Here's the legal weirdness that the around 1,000 same-sex married couples in Utah currently face.
Utah, the state in which those couples were married before the Supreme Court ordered a stay, will not recognize their marriages. The official word from the state is that the status of their marriages is "on hold until further notice," presumably until the appeal over the previous decision to allow same-sex marriage in the state is resolved.
The United States government, however, will recognize those marriages, as Attorney General Eric Holder outlined Friday morning. "I am confirming today that, for purposes of federal law, these marriages will be recognized as lawful and considered eligible for all relevant federal benefits on the same terms as other same-sex marriages," Holder said in a statement. He cited last year's ruling in United States v. Windsor (the case that gutted the Defense of Marriage Act) as his reasoning.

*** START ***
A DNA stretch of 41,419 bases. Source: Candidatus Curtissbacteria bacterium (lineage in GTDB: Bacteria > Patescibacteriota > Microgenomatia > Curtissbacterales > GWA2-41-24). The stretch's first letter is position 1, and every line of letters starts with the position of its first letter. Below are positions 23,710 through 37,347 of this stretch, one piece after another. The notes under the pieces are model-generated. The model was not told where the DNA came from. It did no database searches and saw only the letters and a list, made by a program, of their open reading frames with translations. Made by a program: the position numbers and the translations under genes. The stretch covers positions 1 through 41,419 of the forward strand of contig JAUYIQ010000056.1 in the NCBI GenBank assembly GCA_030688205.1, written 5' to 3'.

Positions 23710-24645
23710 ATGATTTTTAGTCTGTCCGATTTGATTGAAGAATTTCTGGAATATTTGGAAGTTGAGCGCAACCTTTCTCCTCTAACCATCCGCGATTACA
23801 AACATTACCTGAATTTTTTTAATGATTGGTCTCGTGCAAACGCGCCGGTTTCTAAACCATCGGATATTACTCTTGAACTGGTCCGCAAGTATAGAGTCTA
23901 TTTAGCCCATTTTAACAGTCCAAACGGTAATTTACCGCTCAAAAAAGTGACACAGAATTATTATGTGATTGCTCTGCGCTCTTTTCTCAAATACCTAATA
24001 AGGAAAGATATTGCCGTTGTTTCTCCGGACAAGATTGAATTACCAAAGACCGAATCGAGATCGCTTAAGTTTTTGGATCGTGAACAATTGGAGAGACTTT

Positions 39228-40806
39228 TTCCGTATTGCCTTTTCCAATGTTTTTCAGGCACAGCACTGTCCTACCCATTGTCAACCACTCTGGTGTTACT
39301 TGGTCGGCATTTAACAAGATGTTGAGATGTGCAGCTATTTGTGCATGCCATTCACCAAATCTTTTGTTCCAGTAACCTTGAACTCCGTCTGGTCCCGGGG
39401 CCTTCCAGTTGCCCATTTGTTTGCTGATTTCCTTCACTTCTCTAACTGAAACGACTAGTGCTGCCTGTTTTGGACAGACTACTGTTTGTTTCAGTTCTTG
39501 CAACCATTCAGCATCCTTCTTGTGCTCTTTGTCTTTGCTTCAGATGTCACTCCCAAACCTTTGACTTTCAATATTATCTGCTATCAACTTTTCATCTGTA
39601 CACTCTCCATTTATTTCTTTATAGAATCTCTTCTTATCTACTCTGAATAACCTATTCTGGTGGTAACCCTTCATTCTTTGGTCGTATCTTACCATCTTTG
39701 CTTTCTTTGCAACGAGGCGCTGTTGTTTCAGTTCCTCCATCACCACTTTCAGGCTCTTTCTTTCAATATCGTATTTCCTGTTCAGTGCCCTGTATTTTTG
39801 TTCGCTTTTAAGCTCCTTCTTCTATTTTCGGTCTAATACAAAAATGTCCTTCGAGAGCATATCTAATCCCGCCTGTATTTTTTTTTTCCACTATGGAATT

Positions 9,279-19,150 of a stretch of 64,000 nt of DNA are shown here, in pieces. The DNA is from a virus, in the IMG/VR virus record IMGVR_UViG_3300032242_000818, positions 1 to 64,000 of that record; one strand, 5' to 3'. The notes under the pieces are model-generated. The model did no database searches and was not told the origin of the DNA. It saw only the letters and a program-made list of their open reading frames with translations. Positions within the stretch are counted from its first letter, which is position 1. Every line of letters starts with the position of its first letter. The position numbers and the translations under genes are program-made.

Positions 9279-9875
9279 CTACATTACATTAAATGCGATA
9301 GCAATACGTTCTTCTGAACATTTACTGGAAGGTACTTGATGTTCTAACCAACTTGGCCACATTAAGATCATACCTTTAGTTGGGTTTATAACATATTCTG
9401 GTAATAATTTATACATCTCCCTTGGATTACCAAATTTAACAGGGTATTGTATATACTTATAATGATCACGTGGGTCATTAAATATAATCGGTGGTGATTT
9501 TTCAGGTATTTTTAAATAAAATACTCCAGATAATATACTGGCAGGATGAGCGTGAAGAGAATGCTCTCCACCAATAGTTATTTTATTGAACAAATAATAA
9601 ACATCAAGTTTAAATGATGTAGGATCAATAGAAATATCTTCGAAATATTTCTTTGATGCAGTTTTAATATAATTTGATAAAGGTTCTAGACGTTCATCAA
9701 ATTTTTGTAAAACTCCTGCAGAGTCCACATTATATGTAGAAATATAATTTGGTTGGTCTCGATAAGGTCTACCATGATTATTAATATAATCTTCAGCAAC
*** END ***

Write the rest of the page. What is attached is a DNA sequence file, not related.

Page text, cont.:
Courts move slowly, and the final decision over gay marriage in Utah could take months or years even. And couples, who thought they were legally married, deserve clear, quick answers.
This article is from the archive of our partner National Journal.
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